As a school of thought and method of analysis, queer theory provides a range of theoretical approaches that challenge fixed, essentialist identities, drawing attention to the incoherencies in the allegedly stable sex/gender system. This course provides a survey of contemporary arguments and critical terms used in the field of queer studies. Emphasis will be on using queer theory as a lens to analyze cultural representations of queerness (in fiction and film), examining the ways in which selected cultural representations frustrate and delegitimize heteronormative knowledges and institutions. Prerequisites: Completion of 30 or more credits AND Women Studies 201 or Women Studies 205 OR consent of instructor.

     

     

    Women's Studies   395                                           3 (crs.)

    Special Topics in the Arts and Humanities

    A course on a topic not normally covered in the curriculum. Each time it is offered, the topic will be announced in the timetable. May be repeated with different content.

     

     

    Women's Studies   396                                           3 (crs.)

    Special Topics in Historical Perspectives

    A course in historical perspectives not normally covered in the curriculum. Each time it is offered, the topic will be announced in the timetable. May be repeated with different content.

     

     

    Women's Studies   397                                           3 (crs.)

    Special Topics in the Social Sciences

    A course in the social sciences not normally covered in the curriculum. Each time it is offered, the topic will be announced in the timetable. Maybe repeated with different content.

     

     

    Women's Studies   398                                           3 (crs.)

    Special Topics in the Environment, Health and Natural Sciences

    A course in the environment, health, and natural sciences not normally covered in the curriculum. Each time it is offered, the topic will be announced in the timetable. May be repeated with different content.

     

     

    Women's Studies   399                                           3 (crs.)

    Special Topics for Off-Campus Study

    A course designed for off campus study of women's and/or gender issues that provides students an opportunity to engage with other cultures and societies. Information on specific trips, fees, transportation and trip expenses will be announced each time the course is scheduled. May be repeated with different content.

     

     

    Women's Studies   412                                           2 (crs.)

    Nursing: Childbearing Families (SS)

    The childbearing family and the nurse's role in the holistic health care and health promotion of the childbearing family are the focus of this course. Individuals and changing relationships within the family will be addressed from a family development perspective. Normal physiological changes as well as psychosocial, environmental, and cultural influences and pathophysiological processes occurring during the reproductive cycle are included. Cross-listed Nursing 412/Women's Studies 412. Students may receive credit for only one of the two cross-listed courses. Prerequisite Nursing 313 or 317.

     

     

    Women's Studies   435                                           3 (crs.)

    Women's Studies Senior Seminar (SS)

    A capstone seminar for the Women's and Gender Studies program, designed for exploration of topics from a feminist perspective. Multi-disciplinary approach, allowing students to combine work in their major field with Women's and Gender Studies research, if they wish, using both primary and secondary sources. Prerequisite: Completion of 12 credits of Women's Studies courses or consent of instructor.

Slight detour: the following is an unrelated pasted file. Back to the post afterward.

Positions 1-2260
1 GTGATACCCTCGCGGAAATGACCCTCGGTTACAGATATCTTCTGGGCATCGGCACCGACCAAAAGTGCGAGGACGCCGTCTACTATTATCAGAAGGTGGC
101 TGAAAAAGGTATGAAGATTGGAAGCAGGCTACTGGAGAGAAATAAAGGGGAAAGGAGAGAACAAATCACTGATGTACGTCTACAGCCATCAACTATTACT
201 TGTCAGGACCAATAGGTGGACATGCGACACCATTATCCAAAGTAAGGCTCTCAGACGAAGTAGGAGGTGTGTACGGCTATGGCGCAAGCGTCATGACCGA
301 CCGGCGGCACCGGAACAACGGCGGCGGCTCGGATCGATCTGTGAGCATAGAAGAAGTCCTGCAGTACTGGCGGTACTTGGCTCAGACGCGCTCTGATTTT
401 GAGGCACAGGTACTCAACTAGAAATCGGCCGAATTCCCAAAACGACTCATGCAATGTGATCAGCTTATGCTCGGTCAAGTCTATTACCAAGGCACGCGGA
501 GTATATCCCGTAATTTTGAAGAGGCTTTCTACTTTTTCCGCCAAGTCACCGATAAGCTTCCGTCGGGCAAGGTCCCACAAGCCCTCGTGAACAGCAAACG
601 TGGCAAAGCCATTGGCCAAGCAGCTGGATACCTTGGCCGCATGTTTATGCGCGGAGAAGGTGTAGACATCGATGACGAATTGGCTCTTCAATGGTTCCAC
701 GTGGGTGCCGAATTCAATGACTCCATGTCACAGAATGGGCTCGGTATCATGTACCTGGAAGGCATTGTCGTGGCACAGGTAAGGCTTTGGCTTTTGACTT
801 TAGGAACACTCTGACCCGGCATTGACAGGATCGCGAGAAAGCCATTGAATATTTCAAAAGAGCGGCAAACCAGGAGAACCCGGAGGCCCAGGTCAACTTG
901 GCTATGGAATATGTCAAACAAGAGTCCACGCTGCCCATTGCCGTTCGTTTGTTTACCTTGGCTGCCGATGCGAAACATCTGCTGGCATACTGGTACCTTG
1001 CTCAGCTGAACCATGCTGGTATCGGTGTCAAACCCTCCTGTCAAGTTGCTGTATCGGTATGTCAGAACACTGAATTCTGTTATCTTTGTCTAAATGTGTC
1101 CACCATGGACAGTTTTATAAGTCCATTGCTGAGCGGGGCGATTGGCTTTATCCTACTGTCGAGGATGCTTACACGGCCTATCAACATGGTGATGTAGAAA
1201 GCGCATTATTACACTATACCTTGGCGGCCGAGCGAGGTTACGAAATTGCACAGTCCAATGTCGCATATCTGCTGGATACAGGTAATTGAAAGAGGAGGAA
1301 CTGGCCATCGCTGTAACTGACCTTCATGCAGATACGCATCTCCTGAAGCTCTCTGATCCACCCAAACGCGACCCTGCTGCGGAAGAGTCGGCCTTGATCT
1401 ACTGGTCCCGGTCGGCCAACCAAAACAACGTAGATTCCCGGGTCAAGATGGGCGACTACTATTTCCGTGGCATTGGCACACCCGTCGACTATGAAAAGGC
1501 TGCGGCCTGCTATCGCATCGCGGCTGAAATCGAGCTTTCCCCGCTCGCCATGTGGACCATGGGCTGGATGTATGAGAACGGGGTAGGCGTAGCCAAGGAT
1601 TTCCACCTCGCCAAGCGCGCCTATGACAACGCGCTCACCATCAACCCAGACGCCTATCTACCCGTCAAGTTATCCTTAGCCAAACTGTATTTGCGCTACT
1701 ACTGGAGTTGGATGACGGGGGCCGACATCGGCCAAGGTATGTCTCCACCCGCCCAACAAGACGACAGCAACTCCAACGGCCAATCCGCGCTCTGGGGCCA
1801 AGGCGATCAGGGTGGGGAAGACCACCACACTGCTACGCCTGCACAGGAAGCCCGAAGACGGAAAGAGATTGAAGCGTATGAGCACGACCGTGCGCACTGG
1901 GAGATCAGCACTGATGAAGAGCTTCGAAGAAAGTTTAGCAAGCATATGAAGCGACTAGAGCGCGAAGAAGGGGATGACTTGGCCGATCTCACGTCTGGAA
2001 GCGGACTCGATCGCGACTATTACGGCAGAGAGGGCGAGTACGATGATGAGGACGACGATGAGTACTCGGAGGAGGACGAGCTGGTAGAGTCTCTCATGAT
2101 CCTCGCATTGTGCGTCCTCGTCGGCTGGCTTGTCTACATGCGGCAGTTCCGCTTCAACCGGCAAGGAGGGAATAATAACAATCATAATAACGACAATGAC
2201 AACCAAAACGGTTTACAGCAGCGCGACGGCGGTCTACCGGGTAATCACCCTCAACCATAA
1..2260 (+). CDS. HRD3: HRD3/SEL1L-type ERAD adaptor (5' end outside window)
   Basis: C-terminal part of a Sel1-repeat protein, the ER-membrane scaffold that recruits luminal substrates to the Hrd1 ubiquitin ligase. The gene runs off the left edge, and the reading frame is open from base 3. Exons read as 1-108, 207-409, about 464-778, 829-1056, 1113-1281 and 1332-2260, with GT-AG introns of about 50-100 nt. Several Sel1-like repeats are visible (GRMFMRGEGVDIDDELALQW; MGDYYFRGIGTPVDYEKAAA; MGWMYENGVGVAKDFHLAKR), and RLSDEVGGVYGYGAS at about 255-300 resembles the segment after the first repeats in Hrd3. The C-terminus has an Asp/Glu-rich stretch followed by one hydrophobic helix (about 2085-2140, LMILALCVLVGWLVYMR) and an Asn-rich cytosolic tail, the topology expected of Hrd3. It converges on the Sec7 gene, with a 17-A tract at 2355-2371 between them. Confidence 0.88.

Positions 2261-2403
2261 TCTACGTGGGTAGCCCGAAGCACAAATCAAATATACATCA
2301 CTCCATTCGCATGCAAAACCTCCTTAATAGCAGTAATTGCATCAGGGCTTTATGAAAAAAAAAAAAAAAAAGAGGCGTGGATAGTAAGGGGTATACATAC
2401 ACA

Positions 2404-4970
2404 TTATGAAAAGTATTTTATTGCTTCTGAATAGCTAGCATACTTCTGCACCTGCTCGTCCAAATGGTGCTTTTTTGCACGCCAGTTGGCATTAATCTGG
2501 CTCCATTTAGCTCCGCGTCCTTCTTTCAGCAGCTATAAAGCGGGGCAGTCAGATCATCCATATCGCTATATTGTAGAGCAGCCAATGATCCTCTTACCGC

Women's Studies   446                                           1-3 (crs.)

    Independent Study (SS)

    See Independent Study under Course and Academic Advisement Policies information for general course description, general prerequisites and proper contract form.

     

     

    Women's Studies   450                                           3 (crs.)

    Rhetoric of the US Women's Rights Movement 1848-1920 (SS)

    This course introduces students to primary rhetorical texts of the U.S. women's rights movement, from 1848 to 1920. Emphasis on the analysis of the arguments, appeals and ideas of the movement. Students may receive credit for only one of the cross-listed courses. Prerequisites for majors/minors: Communication 104 and 219; and Prerequisite or Corequisite for Communication 368 or consent of instructor. Prerequisite for Women's and Gender Studies major/minors: Women's Studies 201 or consent of instructor.

     

     

    Women's Studies   451                                           3 (crs.)

    Rhetoric of the U.S. Women's Movement 1920-Present (SS)

    This course introduces students to primary rhetorical texts of the U.S. women's rights movement from 1920 to present. Emphasis on the analysis of the arguments, appeals and ideas of the movement. Students can earn credit for only one of the cross-listed courses: Communication 451/ Women's Studies 451 /Social Justice 451. Prerequisites for Communication Studies majors/minors: Communication 104 and 219; and Prerequisite or Corequisite for Communication Studies majors/minors: Communication 368 or consent of instructor. Prerequisite for Women's and Gender Studies majors/minors:  Women's Studies 201; or consent of instructor.

     

     

    Women's Studies   474                                           1-6 (crs.)

    Honors Thesis
    Honors Thesis projects include any advanced independent endeavor in the student's major field of study e.g., a written thesis, scientific experiment or research project, or creative arts exhibit or production. Proposals (attached to Independent Study Contract) must show clear promise of honors level work and be approved by a faculty sponsor. Course title for transcript will be 'Honors Thesis'. Completed projects will be announced and presented to interested students and faculty. Prerequisite: University Honors status and junior standing. Maximum of six units (crs.)